Oct 13, 2022 - Economy

Netflix launching ad-supported tier in U.S. on Nov. 3 for $6.99

Gif of Netflix flexing

Illustration:Rebecca Zisser/Axios

After years of avoiding putting ads on its service, Netflix on Thursday said it finally plans to debut an ad-supported tier on Nov. 3 in 12 countries for $6.99 monthly, including the U.S.

Why it matters: The rollout comes as Disney continues to challenge Netflix's dominance globally. Netflix is launching its ad-supported tier roughly a month ahead of Disney's ad-supported tier, and for $1 less per month.

  • Asked if Netflix priced its tier to be competitive with Disney's ad-supported tier, Netflix's chief operating officer Greg Peters said, "Generally we're not heavily anchoring off of the competitive set." Rather, Netflix's calculus is based on "what is the entertainment value that we are delivering to members."

Details: Netflix's ad-supported tier will offer nearly all of the same shows and movies as Netflix's three-tier without ads, and it will be available on nearly all of the same devices that a consumer today can use to watch Netflix.

  • The tier will launch on Nov. 1 in Canada and Mexico, followed by Australia, Brazil, France, Germany, Italy, Japan, Korea, the U.K. and the U.S. on Nov. 3. It will launch in Spain on Nov. 10.
  • Netflix executives said consumers can expect "similar pricing" in other counties as what will be available in the U.S.

Yes, but: A very small minority of viewing — "in the 5–10% range" — of content won't be available on the service at its debut due to licensing restrictions, Peters said.

  • "We did deals in a timeframe before when we weren't contemplating doing an ad-based tier," Peters said. Netflix is still redoing licensing deals to add rights for advertising, he added. "We feel like we've got a very strong offering in terms of the amount of titles."
  • Additionally, subscribers of the ad-supported tier will not be able to download content.

How it works: Existing Netflix subscribers will remain in their current plan at the same price, unless they choose to switch to the new ad-supported plan, Peters said.

  • The new ad-supported tier will launch alongside Netflix's existing basic, standard and premium plans.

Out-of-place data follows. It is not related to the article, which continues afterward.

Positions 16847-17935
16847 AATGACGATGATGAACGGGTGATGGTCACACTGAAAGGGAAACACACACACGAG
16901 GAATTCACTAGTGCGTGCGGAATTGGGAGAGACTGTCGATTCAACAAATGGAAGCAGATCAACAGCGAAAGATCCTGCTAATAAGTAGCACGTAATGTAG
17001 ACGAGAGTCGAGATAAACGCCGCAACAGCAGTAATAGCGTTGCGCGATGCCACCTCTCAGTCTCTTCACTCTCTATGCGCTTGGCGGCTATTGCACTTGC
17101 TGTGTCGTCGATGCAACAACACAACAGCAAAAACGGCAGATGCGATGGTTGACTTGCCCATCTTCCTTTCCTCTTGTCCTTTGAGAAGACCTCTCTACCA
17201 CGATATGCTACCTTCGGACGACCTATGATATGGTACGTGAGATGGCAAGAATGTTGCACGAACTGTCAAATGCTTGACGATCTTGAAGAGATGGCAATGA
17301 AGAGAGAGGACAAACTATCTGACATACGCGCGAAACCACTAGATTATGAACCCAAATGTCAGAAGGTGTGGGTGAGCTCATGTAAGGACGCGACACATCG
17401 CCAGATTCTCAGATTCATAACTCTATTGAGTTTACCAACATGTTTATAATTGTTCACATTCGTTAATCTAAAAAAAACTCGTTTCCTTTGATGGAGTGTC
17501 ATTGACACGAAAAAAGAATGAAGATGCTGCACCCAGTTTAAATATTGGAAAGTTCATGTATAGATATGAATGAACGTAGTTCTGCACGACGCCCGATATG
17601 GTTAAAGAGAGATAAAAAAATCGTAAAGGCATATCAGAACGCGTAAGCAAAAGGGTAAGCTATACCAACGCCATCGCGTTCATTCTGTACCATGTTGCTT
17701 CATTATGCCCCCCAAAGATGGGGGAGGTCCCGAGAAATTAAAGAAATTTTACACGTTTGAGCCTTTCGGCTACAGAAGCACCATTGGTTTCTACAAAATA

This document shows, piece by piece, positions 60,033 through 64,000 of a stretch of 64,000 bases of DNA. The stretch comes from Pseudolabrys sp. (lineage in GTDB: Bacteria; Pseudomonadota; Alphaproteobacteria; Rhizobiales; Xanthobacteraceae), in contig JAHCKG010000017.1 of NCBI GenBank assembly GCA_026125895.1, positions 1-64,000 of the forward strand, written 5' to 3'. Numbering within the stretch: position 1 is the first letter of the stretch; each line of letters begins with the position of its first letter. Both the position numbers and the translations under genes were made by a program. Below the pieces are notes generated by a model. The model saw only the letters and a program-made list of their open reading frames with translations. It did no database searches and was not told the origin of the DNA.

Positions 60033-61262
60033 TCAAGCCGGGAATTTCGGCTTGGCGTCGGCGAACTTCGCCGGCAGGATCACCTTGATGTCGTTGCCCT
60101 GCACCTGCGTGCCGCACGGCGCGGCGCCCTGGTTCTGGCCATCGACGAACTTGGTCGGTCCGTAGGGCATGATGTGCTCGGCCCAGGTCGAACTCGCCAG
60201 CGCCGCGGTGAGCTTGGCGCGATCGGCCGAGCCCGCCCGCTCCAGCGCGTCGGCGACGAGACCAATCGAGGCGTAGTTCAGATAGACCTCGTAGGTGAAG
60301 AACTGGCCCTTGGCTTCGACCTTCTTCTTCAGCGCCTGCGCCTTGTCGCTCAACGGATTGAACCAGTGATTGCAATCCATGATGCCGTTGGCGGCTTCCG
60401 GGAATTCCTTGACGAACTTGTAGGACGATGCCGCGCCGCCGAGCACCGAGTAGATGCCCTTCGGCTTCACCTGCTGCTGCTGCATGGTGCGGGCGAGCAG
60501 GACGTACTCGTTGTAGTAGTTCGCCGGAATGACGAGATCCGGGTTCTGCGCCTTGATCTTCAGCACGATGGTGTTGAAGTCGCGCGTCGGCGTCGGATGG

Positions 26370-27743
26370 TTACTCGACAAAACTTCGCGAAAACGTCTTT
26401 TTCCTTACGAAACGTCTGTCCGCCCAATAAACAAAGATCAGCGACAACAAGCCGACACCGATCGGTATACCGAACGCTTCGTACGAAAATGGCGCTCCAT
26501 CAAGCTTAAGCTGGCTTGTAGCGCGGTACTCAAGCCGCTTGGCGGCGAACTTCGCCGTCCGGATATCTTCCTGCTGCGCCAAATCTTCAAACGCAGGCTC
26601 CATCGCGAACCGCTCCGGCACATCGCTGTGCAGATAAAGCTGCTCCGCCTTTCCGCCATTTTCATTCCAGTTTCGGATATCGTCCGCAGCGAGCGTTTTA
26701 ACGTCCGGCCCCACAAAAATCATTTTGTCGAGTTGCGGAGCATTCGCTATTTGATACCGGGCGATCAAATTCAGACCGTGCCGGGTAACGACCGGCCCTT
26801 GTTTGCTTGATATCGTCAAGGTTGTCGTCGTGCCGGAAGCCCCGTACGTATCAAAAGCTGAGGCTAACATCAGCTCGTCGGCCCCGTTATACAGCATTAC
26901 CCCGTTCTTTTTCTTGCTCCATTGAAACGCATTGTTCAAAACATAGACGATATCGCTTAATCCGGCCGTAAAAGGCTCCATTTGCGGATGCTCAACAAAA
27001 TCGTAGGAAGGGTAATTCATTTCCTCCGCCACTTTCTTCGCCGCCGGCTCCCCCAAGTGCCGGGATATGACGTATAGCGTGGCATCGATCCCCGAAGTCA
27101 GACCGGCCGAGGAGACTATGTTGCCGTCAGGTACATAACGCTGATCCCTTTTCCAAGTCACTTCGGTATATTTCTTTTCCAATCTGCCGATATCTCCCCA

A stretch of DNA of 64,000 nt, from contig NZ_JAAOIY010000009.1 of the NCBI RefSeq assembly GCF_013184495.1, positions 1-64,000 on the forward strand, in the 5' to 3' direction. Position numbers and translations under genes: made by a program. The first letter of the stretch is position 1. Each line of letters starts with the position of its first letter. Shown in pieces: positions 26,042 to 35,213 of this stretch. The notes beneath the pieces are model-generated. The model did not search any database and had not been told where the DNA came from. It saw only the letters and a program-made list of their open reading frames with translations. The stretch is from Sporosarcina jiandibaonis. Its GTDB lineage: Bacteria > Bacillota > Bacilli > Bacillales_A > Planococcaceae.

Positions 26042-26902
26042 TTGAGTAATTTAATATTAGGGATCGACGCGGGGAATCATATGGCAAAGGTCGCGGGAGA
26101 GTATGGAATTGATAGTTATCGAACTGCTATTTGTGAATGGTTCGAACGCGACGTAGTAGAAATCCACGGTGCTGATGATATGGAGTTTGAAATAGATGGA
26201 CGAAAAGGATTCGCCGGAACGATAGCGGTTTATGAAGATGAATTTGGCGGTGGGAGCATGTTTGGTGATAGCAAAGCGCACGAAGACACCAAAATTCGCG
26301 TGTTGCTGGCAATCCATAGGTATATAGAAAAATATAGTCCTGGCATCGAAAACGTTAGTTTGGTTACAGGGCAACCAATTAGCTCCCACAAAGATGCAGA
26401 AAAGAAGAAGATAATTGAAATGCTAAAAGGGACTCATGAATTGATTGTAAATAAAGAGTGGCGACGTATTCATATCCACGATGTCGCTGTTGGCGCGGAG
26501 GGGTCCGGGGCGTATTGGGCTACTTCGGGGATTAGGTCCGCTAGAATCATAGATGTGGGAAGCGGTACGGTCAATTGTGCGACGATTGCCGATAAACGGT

• At launch, viewers can expect a video that will either be 15 seconds or 30 seconds long that will play at the beginning and in the middle of each piece of content.
  • Netflix's new president of advertising, Jeremi Gorman, said the company is eyeing a "very light ad load with no more than four to five minutes of ads per hour."
  • Netflix said it will collect date of birth and gender user data when they sign up for the service "to help us show more relevant ads over time." But the company says it will not use that data at launch to target ads, and it will ensure the data is kept private and only used by itself and partners, like Microsoft, to improve the ad experience for the user.

Between the lines: The company also announced a few new partners to get the tier up and running quickly. Gorman confirmed reports that Netflix will partner with Integral Ad Science and DoubleVerify to help ensure the ads are actually delivered appropriately.

  • She also noted that the company will partner with Nielsen to measure Netflix's content consumption and to help advertisers measure the effectiveness of their ads on Netflix in 2023.
  • Gorman said that Netflix has "thousands" of advertising partners at launch and that it's nearly sold out of all of its ad inventory. Gorman declined to say how much advertisers were paying to place ads.
  • At launch, Gorman also said that demographic targeting wouldn't be used to target ads, but that Netflix will move into more highly targeted ads, based on demographics and user behavior "over time."
  • Netflix will not accept political ads, Gorman added.

The big picture: Netflix's ad-supported tier comes as it faces pressure from Wall Street to post more profits as its subscriber growth slows. Other streaming services, like Hulu, have long relied on ad-supported tiers to increase the amount of revenue they make per subscriber.

Go deeper: Netflix feels the heat

Go deeper